Tennessee Promise students showing higher success rates than national average

The first cohort of Tennessee Promise students has had a success rate of 56.2 percent, compared to the national average of just 17 percent, Flora Tydings, chancellor of the Tennessee Board of Regents, told the Rotary Club of Chattanooga Thursday.

Tennessee Promise provides “last dollars” scholarships to high school graduates wanting to attend two-year state community colleges or colleges of applied technology.

The scholarship increased the number of first-time, full-time students attending college. It also increased the state’s Free Application for Federal Student Aid filing rate, making it the highest in the nation, Tydings told Rotarians. Tennessee’s FAFSA filing rate increased from 60 percent in 2014 to 73.5 percent this year.

Tydings said the average ACT score for the 13,287 students in the first cohort, starting college in 2015, was between 17 and 18, meaning those students would not have been accepted at a four-year university.

“So what we found is not only did this increase the numbers that were coming in, but it truly took those students who would not have been able to go to the university, and they are now in college,” Tydings said. “They are doing very well.”

Chattanooga State Community College President Rebecca Ashford said campus resources and retention initiatives began to align for the “greatest success” of Tennessee Promise students.

“Today, we continue our focus on completion and student success, and the greatest impact of TN Promise is seeing our students graduate and achieve their dreams,” she said in an email.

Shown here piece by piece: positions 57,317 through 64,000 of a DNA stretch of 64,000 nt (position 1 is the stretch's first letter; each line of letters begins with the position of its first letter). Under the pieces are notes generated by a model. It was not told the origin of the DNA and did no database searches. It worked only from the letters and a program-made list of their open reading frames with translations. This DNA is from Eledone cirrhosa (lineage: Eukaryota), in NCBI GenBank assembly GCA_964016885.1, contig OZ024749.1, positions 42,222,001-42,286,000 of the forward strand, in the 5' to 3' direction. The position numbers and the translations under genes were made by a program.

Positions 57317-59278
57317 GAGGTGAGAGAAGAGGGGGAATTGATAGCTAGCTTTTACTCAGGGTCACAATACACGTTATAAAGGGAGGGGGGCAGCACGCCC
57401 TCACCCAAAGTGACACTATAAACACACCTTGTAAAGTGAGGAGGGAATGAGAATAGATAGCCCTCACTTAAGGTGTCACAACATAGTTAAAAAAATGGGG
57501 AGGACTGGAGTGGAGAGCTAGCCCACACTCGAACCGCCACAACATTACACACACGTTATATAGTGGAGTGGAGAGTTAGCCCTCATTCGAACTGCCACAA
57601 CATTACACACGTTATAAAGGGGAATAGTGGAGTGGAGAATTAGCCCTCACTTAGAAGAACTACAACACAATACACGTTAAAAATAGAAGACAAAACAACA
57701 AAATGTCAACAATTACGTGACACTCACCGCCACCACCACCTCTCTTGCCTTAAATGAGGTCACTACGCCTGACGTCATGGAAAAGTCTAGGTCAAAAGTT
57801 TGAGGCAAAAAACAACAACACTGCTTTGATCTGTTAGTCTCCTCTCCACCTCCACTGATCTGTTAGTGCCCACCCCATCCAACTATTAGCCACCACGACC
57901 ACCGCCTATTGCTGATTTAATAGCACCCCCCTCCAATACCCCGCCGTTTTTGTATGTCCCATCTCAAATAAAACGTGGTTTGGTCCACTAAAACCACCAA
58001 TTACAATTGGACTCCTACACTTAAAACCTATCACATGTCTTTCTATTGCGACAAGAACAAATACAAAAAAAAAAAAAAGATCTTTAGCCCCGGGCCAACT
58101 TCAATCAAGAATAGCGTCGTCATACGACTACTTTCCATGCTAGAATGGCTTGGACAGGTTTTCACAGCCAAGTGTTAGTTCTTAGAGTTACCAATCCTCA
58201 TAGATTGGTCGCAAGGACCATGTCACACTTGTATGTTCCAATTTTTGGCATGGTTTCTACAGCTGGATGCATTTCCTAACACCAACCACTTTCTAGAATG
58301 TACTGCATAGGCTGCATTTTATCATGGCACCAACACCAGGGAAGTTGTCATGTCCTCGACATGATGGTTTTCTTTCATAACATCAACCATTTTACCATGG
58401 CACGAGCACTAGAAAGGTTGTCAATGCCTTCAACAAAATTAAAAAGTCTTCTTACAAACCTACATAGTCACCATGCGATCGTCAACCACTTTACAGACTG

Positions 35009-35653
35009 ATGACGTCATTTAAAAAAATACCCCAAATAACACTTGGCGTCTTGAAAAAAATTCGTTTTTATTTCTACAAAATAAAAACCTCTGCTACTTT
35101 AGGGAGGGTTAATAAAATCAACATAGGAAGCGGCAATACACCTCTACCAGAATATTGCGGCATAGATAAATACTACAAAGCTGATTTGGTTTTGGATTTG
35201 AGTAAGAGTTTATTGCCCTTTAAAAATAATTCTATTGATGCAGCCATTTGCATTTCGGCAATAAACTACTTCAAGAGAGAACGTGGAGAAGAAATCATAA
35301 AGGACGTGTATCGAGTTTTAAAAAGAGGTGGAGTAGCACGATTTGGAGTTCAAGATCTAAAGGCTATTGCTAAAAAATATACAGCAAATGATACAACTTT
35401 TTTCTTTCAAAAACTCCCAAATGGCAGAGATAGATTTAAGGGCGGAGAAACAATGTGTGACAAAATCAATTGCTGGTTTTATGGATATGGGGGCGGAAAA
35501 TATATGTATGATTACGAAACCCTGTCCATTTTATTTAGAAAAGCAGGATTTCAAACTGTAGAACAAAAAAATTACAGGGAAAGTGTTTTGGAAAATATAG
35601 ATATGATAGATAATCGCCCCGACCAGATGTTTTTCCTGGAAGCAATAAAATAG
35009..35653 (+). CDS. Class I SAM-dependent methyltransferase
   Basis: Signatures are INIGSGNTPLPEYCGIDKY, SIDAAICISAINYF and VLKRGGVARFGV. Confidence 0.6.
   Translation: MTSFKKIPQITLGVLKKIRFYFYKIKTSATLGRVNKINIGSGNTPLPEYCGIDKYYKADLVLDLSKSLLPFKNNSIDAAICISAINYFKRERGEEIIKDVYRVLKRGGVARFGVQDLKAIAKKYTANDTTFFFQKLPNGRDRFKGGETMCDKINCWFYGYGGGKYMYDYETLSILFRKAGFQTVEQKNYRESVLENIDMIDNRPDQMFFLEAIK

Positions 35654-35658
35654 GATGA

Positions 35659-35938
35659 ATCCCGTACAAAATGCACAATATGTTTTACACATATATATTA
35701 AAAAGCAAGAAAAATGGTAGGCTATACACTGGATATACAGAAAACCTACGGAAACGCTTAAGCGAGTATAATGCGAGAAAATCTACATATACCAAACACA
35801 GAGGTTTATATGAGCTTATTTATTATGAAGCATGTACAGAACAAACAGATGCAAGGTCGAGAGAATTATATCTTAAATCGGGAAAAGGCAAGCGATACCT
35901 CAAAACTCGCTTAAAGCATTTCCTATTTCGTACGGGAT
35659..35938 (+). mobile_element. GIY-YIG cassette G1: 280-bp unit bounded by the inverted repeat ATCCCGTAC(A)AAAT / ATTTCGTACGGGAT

In addition to young people, the state also is aiming to help more working-age adults earn a degree through the Tennessee Reconnect program.

The program targets the more than 900,000 working-age adults statewide who have some college credit but did not earn a degree, which is 25 percent of adults in Hamilton County. Reconnect leverages lottery money to provide last-dollar scholarships for people to attend any eligible institution offering an associate’s degree.

For fall 2018, Tydings said, the board of regents has established Reconnect teams at all 40 colleges to study how to look at the adult student differently.

“Adult students come with a different set of issues,” Tydings said, noting that many have jobs, families and other commitments. “But they are trying to better where they are in their career trajectory.”

Though more students are enrolling in college thanks to initiatives such as Tennessee Promise and Tennessee Reconnect, only 15 of Tennessee’s 95 counties have a college- going rate above the national average at 66 percent, Tydings said. Hamilton County’s rate is at 62.6 percent.

Tennessee Promise and Tennessee Reconnect are both key pieces to Gov. Bill Haslam’s “Drive to 55” initiative, which aims to boost the rate of college graduates in Tennessee from about 32 to 55 percent by 2025. Tydings said that so far since 2013, the target for credentials has been exceeded.

“We feel like we will be at the Drive to 55 success rate by 2025,” Tydings said, adding the increase in student success would mean an added $9.33 billion in annual income going back into the state through taxes.

“Without question, a huge impact of TN Promise and TN Reconnect is to improve the quality of life for our local residents while preparing to meet the needs of business and industry,” Ashford said.

Contact staff writer Rosana Hughes at rhughes@timesfreepress.com or 423-757-6327. Follow her on Twitter @HughesRosana.


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